Ahab – The Boats Of The Glen Carrig

Those who thought that the relative softening of Ahab‘s sound, found in The Giant, would have opened a new course in the history of the band is not reflected in the single Like Red Foam (The Great Storm) released in 2015: the blunt sounds of the full length are overturned by an approach as rough as ever, with a Droste very close in tone to Jan-Chris De Kooier of Gorefest in their last part of their career and a nervous sound, although not devoid of the usual guitar melodies. And the new album The Boats Of The Glen Carrig confirms on the whole a sort of return to rougher and darker moods, although not as direct as appeared in the single (which, as often happens, is almost never exhaustive of the real content of the album of which it will eventually be part): the opener The Isle is emblematic in this sense, with a wider range, however, between rages and softer passages. The new album takes its title from the novel of the same name by William Hope Hogsdon, which tells of the vicissitudes on board two lifeboats adrift in the Sargasso Sea of the protagonist and the survivors of the shipwreck of the Glen Carrig. On the whole, the work proves to be a sort of ideal meeting point between the Ahab of the beginning and those of The Giant: a synthesis that satisfies both the admirers of the first hour and those who appreciated the more intimate turn of that album. In addition to what has already been said, it should be noted that Napalm Records publishes The Boats Of The Glen Carrig in different formats: apart from the standard version, in all the others there is the bonus track The Light In The Weed (Mary Madison), which pushes the work above the canonical threshold of the hour, but even in the Boxed Set format (CD + 7″ vinyl) there is the unexpected cover of The Turn Of A Friendly Card, one of the most famous songs by Alan Parsons. This, which may seem just a detail, is actually the confirmation of the wide musical culture of Ahab and the symbol of their constant search for forms of expression never predictable, without going beyond the canons of the genre.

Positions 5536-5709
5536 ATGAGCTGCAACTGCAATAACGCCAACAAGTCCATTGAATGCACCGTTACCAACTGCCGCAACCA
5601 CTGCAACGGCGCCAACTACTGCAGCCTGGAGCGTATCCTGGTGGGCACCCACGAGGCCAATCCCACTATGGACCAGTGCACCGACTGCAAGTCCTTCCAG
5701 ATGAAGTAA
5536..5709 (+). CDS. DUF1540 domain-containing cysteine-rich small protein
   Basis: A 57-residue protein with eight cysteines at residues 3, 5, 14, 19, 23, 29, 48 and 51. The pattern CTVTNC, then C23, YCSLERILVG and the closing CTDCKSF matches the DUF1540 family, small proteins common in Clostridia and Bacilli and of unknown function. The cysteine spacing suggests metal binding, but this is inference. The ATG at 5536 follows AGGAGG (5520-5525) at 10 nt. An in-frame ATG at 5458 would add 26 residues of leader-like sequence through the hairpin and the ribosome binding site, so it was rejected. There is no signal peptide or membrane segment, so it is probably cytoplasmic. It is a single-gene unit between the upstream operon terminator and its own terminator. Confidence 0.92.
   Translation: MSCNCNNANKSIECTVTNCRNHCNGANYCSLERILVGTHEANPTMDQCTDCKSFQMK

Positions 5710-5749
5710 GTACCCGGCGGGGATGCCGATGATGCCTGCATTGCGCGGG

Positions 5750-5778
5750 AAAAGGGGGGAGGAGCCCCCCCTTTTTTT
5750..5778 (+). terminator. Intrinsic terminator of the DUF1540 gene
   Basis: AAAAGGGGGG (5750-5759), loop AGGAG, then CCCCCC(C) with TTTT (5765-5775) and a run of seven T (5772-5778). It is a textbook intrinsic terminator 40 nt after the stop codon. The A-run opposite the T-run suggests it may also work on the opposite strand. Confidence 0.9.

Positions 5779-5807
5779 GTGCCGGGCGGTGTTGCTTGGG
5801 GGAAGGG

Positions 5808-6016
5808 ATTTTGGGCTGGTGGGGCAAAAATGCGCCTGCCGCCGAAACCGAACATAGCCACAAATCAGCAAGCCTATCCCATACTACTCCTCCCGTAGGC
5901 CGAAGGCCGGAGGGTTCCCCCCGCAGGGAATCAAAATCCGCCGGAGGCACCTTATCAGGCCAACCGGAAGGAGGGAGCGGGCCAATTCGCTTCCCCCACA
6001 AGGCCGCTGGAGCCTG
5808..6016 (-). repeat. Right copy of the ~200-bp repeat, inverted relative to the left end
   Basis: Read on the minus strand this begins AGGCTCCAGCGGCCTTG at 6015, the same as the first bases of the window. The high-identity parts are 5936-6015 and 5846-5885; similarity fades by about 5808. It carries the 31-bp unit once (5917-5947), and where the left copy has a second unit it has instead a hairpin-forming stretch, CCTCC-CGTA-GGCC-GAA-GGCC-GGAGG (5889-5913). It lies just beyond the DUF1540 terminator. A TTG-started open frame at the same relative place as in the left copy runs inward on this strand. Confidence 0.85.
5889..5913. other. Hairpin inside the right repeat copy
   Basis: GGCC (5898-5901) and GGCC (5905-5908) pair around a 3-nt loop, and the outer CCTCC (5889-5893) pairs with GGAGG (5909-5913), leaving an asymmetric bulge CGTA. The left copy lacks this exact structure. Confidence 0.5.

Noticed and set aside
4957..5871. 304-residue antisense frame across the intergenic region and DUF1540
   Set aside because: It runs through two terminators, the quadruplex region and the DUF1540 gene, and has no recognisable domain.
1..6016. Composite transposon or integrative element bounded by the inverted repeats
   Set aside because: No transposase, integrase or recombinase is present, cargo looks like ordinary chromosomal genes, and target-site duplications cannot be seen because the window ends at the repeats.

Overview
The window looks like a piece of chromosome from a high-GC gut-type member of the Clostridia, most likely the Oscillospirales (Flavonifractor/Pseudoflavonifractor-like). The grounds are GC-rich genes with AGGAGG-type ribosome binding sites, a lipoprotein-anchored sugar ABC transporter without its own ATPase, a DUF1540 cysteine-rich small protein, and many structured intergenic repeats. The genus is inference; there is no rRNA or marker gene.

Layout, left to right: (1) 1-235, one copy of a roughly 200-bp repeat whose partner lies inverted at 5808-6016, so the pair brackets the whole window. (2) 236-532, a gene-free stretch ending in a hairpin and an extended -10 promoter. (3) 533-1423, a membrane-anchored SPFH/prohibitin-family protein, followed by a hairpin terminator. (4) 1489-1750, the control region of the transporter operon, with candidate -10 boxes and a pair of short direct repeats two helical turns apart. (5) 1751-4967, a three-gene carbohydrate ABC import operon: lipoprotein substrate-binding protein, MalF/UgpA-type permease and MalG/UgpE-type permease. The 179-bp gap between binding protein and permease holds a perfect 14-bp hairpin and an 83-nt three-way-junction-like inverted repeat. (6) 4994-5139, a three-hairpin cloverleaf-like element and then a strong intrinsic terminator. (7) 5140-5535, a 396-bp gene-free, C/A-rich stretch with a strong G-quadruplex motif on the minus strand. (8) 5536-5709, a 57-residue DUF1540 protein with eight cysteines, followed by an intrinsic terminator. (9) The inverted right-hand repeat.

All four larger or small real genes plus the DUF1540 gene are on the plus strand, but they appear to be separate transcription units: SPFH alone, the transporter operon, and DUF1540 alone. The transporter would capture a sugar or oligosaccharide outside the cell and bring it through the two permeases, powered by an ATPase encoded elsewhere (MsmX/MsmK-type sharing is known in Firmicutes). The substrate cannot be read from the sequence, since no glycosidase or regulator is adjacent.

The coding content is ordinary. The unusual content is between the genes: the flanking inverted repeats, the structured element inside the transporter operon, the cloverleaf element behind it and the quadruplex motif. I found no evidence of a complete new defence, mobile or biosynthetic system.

2015 – Napalm Records